Today’s teens are struggling to fit enough sleep into their busy lives

Today’s teens are struggling to fit enough sleep into their busy lives

Today, school is only part of a hectic teen’s day, and for many 14-year-old girls, the day can reach far into the night.

Rowing can start before the moon nods off to sleep, meaning an alarm clock cuts through any teen dreams as early as 4.15am. Rowing morphs into school, which becomes hockey or swimming training or netball practice. Home beckons, but means a quick shower and dinner. And the clock chimes 8.30 pm. Often, this is when many girls first open their books to begin the assigned homework.

Mandy, Margaret, and Joanne are not exceptions to the rule. Busy-bee lives are unfolding each day in schools across Australia, and the impact is devastating. Teachers report yawns from 9am and brain experts say learning while tired is pretty much useless. Parents admit they’re not sure what time their teens nod off, and many girls nominate a lack of sleep as the key reason behind conflict with their parents.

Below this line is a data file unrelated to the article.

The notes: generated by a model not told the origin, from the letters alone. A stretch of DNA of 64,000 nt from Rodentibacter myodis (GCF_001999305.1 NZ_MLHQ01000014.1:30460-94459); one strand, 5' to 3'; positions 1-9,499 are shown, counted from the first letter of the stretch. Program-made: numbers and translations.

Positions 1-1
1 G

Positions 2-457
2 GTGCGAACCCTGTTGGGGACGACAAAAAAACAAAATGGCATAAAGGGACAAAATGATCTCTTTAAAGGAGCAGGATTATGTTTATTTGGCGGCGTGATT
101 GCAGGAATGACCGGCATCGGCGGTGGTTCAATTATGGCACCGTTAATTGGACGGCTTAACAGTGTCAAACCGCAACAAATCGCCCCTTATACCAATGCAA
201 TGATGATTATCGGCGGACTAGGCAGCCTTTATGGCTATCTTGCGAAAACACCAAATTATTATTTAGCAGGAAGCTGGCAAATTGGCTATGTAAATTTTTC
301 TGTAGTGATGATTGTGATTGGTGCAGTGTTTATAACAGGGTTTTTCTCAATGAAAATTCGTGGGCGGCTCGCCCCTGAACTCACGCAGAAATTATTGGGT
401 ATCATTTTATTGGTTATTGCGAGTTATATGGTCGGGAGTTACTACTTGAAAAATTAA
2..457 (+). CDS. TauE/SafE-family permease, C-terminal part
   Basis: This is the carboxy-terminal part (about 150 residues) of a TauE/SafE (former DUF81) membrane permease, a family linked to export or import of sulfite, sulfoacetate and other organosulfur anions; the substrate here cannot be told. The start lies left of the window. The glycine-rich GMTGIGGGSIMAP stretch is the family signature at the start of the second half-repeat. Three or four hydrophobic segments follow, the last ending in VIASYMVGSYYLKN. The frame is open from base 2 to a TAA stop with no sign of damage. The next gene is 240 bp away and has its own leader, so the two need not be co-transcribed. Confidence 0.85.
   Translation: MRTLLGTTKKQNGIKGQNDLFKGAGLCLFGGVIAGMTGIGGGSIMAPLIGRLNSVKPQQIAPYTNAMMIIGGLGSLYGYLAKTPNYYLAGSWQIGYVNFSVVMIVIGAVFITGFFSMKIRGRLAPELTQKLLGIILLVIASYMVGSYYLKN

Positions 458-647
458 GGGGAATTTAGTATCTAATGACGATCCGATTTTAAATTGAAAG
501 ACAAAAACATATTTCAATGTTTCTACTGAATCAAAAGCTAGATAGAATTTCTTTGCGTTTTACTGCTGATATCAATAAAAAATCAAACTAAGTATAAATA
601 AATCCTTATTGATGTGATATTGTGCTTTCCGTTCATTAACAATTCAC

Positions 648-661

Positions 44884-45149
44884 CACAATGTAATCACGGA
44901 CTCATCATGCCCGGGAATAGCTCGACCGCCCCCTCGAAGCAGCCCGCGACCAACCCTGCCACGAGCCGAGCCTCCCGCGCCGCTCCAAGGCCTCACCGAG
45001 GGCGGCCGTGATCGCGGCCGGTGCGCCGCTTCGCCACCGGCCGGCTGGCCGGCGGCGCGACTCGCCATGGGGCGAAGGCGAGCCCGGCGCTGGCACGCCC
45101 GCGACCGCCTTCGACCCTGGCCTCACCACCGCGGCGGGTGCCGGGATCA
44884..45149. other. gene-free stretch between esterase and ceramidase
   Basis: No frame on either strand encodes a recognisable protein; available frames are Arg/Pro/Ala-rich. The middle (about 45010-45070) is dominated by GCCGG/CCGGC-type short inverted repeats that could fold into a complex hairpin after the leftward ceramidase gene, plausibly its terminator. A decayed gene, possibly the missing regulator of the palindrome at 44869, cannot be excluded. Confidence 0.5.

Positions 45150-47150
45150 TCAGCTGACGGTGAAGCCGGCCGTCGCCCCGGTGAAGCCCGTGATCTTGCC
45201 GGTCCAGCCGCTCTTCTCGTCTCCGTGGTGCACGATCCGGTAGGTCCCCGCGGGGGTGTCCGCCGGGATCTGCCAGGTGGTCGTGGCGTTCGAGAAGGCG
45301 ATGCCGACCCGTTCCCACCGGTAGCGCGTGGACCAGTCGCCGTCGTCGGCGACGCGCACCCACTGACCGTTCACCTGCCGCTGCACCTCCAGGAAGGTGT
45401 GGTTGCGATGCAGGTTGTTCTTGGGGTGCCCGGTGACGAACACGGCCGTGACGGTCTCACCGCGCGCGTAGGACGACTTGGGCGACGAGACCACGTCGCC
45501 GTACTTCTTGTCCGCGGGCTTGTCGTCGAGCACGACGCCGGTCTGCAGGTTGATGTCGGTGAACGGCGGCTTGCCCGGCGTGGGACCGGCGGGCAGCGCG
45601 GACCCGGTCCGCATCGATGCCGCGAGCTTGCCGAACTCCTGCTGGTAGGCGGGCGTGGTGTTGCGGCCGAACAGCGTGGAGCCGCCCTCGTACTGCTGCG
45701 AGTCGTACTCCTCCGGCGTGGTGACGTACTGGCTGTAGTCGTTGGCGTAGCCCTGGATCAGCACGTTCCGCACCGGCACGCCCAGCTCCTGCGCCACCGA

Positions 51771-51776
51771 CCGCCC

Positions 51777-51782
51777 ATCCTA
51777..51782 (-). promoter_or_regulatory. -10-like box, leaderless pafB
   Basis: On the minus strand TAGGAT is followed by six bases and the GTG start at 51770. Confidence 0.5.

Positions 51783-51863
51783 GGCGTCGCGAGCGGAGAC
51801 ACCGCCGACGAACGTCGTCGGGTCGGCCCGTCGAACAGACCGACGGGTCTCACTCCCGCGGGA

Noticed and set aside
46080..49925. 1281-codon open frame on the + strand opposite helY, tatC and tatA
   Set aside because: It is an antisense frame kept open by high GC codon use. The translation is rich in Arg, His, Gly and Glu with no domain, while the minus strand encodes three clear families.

Heavy school workloads, on top of extracurricular activities, are a key reason behind an epidemic in sleep deficit. Our 14-year-olds are worried sick, even if they are not telling you. It might be anxiety over an upcoming test or friendship angst that follows your daughter home from school. The lure of the blue-lit screen resting on the bedside table adds to the problem, with the short-wavelength light emitted suppressing the sleep hormone and delaying sleep onset. In lay terms, the teen’s brain is being told it’s time to wake up.

And then, when they wake to a piercing alarm the next morning, what is their first act? That question is put to a group of Brisbane 14-year-olds. The answer is so in tune it seems practised: “Check my phone.”

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Source: Sydney Morning Herald

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